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December 3, 1898

MELANCHOLIA.

Author Affiliations

Lecturer on Psycho-Physics Illinois College; Neurologist to Our Savior's Hospital; Physician to Oak Lawn Retreat. JACKSONVILLE, ILL.

JAMA. 1898;XXXI(23):1339-1343. doi:10.1001/jama.1898.92450230011001e

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Abstract

The physiologic doctrine of the physical basis of mind is now established beyond dispute, although some of the ardent philosophers of the Platonic school still regard mind as an entity, and view it and consider it apart from its habitat—the brain.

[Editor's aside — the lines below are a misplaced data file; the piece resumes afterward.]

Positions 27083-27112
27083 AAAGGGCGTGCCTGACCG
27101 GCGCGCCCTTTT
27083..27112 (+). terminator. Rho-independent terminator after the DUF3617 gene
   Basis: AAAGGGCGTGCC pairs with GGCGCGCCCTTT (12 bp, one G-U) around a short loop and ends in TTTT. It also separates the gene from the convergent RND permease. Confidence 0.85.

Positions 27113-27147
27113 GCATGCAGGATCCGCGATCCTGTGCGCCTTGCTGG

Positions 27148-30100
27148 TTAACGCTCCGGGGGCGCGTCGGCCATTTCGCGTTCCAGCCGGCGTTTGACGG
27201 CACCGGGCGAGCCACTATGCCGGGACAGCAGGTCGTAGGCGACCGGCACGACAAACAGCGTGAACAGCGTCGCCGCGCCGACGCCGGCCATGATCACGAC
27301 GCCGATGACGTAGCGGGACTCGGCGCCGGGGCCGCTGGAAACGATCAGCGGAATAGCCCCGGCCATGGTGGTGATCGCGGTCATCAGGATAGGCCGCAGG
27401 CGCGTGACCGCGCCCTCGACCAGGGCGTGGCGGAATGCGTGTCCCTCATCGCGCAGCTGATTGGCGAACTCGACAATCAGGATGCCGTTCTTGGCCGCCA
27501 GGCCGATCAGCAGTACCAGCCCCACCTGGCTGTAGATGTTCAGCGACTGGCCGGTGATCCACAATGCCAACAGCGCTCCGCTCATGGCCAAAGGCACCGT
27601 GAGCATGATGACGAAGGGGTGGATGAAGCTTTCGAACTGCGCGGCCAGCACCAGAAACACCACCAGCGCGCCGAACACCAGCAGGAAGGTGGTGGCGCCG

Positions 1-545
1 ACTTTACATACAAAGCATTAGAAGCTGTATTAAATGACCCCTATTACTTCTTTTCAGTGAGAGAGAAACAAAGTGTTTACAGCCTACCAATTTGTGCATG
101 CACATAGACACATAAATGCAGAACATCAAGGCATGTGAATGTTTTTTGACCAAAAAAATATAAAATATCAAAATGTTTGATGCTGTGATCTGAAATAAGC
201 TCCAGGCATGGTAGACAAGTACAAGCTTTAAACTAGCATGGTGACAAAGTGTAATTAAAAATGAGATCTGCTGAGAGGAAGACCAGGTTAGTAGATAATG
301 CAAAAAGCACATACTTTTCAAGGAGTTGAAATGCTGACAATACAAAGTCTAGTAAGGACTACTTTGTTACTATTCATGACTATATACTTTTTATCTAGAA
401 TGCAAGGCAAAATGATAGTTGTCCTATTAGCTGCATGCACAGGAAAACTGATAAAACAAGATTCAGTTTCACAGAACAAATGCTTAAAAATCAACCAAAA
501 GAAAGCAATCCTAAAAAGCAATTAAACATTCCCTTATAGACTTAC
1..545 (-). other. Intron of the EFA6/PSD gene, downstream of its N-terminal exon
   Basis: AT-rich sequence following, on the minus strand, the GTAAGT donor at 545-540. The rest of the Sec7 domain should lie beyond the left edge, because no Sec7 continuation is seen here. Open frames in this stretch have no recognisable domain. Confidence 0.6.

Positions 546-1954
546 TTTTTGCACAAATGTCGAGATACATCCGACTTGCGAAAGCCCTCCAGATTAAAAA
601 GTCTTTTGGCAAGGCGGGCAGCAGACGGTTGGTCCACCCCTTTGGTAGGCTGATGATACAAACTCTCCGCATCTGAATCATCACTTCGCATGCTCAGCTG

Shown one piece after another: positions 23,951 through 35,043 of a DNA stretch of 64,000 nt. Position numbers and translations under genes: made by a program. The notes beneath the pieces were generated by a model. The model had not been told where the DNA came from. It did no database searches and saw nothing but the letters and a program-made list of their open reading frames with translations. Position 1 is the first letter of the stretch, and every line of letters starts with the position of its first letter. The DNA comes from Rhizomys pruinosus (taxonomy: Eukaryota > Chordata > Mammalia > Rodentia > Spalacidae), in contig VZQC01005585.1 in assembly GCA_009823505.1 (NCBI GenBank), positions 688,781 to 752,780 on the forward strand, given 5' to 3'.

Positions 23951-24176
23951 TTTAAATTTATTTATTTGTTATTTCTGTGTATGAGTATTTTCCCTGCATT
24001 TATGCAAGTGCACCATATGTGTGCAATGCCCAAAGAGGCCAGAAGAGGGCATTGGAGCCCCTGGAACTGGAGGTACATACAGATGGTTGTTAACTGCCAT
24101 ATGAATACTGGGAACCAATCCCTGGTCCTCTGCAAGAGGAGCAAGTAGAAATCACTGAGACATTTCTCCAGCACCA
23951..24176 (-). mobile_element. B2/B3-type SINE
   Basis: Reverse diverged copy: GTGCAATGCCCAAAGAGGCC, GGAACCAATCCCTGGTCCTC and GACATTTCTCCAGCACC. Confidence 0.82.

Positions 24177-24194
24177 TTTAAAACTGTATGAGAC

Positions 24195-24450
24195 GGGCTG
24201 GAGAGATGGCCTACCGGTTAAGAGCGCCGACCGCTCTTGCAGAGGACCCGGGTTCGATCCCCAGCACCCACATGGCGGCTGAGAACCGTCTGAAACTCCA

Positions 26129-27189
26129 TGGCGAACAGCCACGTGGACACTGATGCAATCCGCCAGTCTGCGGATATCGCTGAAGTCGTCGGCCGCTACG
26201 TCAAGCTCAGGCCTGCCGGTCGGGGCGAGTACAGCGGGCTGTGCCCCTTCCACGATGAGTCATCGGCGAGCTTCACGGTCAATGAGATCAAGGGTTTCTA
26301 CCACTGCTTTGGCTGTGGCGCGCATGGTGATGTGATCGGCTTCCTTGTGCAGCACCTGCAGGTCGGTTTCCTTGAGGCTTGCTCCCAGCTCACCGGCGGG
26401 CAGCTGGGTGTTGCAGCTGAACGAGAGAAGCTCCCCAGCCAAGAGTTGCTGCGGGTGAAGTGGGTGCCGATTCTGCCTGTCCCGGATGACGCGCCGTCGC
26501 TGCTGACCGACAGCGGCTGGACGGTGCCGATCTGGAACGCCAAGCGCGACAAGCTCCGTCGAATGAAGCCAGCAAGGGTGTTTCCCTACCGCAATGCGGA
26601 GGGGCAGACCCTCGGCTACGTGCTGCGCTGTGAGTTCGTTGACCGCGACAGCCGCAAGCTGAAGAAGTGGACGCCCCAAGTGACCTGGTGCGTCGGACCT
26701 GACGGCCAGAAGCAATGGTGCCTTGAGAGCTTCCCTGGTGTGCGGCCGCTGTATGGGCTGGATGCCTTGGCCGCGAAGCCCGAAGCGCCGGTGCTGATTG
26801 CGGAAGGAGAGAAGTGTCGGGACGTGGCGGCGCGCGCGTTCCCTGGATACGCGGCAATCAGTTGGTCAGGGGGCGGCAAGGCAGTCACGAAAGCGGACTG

This change in physiologic views has been brought about by the advent of physical methods of inquiry, which, under the name of the new psychology, promises to give us a substantial and real basis from which we may proceed in our excursion into the labyrinths of reason. The bearings of psycho-physics upon the study of mind, together with the empiric observations of the past ages, demonstrate that physiologic laws underlie mental phenomena—that mind reposes upon a nervous property sustained, like every other physical power, by nutrition. It shows, further, that the plasticity of the mind may be impaired in its full functioning by innutrition or malnutrition as well as

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